Bottom Line: Two cross-sectional surveys were performed precisely one year apart before and after an educational program for the participating GPs.The proportion of patients having FEV(1) registered in the GPs files increased from 45% to 69% (P < 0.001); and, furthermore, FEV(1) % of predicted was recorded in 30% and 56%, respectively, of the cases (P < 0.001).In line with this, significant improvements were also observed for registration of smoking status (69% to 85%), BMI (8% to 40%), severity of dyspnea (Medical Research Council) (7% to 38%), and FEV(1)/FVC ratio (28% to 58%) (P < 0.001).

View Article: PubMed Central - PubMed

Affiliation: Department of Cardiology and Respiratory Medicine, Hvidovre Hospital, Copenhagen, Denmark. csulrik@dadlnet.dk

ABSTRACT

Background and aim: The general practitioner (GP) is the first contact with the health care system for most patients with COPD in Denmark. We studied, if participating in an educational program could improve adherence to guidelines, not least for diagnosis, staging, and treatment of the disease.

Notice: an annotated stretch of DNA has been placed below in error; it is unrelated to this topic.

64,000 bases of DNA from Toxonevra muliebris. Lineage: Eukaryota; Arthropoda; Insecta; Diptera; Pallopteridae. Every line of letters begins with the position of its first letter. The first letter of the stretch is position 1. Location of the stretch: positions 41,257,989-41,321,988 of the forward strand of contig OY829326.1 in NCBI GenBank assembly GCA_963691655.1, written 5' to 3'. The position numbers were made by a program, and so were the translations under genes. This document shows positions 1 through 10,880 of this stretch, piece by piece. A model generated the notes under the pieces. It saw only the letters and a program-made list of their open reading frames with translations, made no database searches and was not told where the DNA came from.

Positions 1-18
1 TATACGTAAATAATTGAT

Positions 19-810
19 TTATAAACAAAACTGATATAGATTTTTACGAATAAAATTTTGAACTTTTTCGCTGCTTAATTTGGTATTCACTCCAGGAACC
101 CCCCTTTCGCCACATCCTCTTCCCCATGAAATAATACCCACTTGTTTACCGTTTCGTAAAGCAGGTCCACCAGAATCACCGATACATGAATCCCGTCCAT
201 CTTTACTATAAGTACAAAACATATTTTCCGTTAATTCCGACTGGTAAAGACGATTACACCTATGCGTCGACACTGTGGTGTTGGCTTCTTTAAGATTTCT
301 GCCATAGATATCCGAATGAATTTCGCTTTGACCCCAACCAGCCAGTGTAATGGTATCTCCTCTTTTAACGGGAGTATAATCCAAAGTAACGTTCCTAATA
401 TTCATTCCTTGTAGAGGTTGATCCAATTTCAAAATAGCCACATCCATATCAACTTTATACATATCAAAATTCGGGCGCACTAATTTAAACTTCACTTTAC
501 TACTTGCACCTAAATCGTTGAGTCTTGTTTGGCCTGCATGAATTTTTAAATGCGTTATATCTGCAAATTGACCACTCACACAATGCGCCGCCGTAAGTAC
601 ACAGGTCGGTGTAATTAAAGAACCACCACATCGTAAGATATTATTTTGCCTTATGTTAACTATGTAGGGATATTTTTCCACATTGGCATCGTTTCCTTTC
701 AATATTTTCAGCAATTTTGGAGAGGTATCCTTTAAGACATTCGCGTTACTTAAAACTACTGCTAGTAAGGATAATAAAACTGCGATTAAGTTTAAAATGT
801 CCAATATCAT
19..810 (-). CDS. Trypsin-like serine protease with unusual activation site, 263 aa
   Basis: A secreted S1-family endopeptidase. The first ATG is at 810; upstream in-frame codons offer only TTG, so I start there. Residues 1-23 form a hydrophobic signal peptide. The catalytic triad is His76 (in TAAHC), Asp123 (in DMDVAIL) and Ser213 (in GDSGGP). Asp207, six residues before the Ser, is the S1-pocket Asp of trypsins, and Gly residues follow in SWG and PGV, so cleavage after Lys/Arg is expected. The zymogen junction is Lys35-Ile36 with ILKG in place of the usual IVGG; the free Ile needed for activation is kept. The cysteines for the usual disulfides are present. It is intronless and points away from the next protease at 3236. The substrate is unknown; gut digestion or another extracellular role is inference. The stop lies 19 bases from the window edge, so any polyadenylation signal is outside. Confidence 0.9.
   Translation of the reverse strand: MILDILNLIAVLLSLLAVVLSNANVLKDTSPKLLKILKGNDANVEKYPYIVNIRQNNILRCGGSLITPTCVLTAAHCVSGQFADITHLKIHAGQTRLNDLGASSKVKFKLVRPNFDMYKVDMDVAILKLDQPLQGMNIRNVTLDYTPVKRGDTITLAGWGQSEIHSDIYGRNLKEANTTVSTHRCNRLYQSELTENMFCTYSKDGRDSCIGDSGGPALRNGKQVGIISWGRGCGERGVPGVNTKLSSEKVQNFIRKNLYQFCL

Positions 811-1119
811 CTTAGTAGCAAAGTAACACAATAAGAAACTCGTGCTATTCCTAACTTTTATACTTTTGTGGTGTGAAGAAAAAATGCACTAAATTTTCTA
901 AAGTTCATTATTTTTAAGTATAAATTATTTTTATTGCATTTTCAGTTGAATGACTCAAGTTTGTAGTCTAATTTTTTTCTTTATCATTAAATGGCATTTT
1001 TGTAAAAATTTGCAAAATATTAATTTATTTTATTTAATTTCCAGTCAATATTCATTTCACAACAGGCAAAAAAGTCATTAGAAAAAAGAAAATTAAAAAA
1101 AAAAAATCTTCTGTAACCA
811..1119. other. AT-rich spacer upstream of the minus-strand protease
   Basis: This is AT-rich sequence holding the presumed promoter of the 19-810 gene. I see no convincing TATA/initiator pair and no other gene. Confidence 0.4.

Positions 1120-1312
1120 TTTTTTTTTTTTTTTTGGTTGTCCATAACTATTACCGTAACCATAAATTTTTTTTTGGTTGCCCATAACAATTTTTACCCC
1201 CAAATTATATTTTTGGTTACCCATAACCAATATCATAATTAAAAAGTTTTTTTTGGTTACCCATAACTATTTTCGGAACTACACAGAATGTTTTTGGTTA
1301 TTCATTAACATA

Design and setting: Two cross-sectional surveys were performed precisely one year apart before and after an educational program for the participating GPs. A total of 124 GPs completed the study; 1716 and 1342 patients with GP-diagnosed COPD and no concomitant asthma, respectively, were included in the two surveys.

Results: The proportion of patients having FEV(1) registered in the GPs files increased from 45% to 69% (P < 0.001); and, furthermore, FEV(1) % of predicted was recorded in 30% and 56%, respectively, of the cases (P < 0.001). In line with this, significant improvements were also observed for registration of smoking status (69% to 85%), BMI (8% to 40%), severity of dyspnea (Medical Research Council) (7% to 38%), and FEV(1)/FVC ratio (28% to 58%) (P < 0.001). Concerning the management options, improvements were also observed with regard to antismoking counseling, inhalator technique, physical activity, and referral for rehabilitation; use of inhaled corticosteroids in patients with mild COPD (FEV(1) > 80%pred) declined from 76% to 45%.

Conclusion: Diagnosis and management of COPD in general practice in Denmark is not according to guidelines, but substantial improvements can be achieved by focused education of GPs and their staff.

Show MeSH
Related in: MedlinePlus